Tanzania will target average economic growth of 8% to 10% annually over the next five years to revamp the East African country’s agriculture, infrastructure and industrial sectors, its president said on Tuesday.
President Jakaya Kikwete said the 2011/12 to 2015/16 plan would boost investments in farming, power generation, roads, ports and manufacturing activity. It will also introduce reforms aimed at improving the business climate and good governance, as well as tackle corruption.
“The government targets annual GDP (gross domestic product) growth of between 8% and 10% and an inflation rate of below 5% over the next five years,” Kikwete said in a speech broadcast live by state television.
“Our economy is now growing at an annual rate of 7%, but this is not enough … Maintaining macro-economic stability and sound economic, fiscal and monetary policies are critical.”
Rising food and fuel prices pushed the inflation rate higher for a sixth straight month, to 8.6%, in April.
Tanzania is among the continent’s biggest per capita aid recipients and is expected to fund almost 29% of this year’s spending with the help of donors.
Tanzania and four other East African governments are due to present their national budgets on Wednesday.
Tanzania, East Africa’s second-largest economy, has been plagued by frequent power outages since December, prompting the International Monetary Fund to revise its 2011 growth forecast down to 6% from 7.2% previously.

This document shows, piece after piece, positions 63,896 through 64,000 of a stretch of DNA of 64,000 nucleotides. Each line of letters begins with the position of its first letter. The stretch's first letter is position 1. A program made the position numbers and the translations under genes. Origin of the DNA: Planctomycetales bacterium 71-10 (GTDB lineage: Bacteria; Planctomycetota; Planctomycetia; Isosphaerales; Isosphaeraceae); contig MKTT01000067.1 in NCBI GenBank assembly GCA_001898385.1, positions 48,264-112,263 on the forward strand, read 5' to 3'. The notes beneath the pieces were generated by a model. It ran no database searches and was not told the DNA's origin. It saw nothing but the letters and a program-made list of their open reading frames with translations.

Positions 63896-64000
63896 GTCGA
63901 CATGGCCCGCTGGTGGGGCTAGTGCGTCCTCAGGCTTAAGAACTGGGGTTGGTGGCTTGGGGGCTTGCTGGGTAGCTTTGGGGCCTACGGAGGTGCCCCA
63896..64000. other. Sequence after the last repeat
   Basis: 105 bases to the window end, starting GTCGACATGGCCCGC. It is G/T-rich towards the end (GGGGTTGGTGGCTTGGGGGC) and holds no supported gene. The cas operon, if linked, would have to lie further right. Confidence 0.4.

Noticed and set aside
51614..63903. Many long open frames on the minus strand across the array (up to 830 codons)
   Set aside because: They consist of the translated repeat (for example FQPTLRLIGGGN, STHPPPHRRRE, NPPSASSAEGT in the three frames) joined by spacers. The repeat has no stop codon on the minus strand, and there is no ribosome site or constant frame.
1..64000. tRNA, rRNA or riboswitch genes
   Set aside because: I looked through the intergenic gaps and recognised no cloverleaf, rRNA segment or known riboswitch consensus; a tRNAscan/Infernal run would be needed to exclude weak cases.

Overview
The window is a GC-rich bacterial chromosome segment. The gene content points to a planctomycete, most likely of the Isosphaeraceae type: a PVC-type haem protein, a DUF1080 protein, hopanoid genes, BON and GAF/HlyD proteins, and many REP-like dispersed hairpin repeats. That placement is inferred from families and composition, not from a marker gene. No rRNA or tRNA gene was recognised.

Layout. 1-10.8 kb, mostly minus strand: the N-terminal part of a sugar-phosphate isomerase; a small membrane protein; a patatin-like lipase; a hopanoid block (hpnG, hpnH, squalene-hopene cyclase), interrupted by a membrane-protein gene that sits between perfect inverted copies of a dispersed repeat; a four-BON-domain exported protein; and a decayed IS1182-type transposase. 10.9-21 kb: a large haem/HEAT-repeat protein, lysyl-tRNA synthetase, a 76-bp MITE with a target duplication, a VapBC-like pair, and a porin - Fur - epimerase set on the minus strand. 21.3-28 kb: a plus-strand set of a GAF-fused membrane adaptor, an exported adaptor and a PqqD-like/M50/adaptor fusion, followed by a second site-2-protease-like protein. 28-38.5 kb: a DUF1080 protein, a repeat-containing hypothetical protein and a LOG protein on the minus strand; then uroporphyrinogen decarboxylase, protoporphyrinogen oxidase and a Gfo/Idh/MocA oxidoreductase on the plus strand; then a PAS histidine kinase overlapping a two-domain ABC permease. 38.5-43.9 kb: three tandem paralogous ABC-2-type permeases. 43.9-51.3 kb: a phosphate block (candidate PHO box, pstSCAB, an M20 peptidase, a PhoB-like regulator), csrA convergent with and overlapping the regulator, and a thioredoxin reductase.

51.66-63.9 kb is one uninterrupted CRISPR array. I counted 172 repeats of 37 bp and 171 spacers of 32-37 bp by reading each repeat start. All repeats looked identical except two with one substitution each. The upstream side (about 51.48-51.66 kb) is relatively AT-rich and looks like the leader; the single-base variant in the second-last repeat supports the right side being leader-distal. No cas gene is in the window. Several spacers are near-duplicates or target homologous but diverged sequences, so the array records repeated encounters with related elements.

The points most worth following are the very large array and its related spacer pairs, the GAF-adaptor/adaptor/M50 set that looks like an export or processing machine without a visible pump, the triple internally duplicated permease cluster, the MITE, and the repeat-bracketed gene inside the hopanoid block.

Kikwete said Tanzania plans to generate more than 2 700MW of electricity over the next five years from less than 1 000 MW at present, by tapping natural gas deposits.
He said the rolling five-year plans he inaugurated on Tuesday were aimed at ensuring Tanzania becomes a middle-income country by the year 2025 with a per capita income of $3 000.
Tanzania will focus on increasing production of maize, rice and other crops to transform the nation into a net exporter of food, he said, and venture into non-traditional crops such as fruits, flowers, vegetables and spices.
Kikwete also said the government would target foreign reserves equivalent to cover six months of imports, up from five months.
“Our goal is to ensure that our exports account for 23% of the GDP and we achieve a revenue-to-GDP ratio of 19%. We also plan to raise the per capita income to $650 from the current $545,” he said.
“We need to ensure we achieve high economic growth and low inflation. The government will control spending and implement programmes and projects that will boost exports and improve our foreign exchange reserves,” he said. — Reuters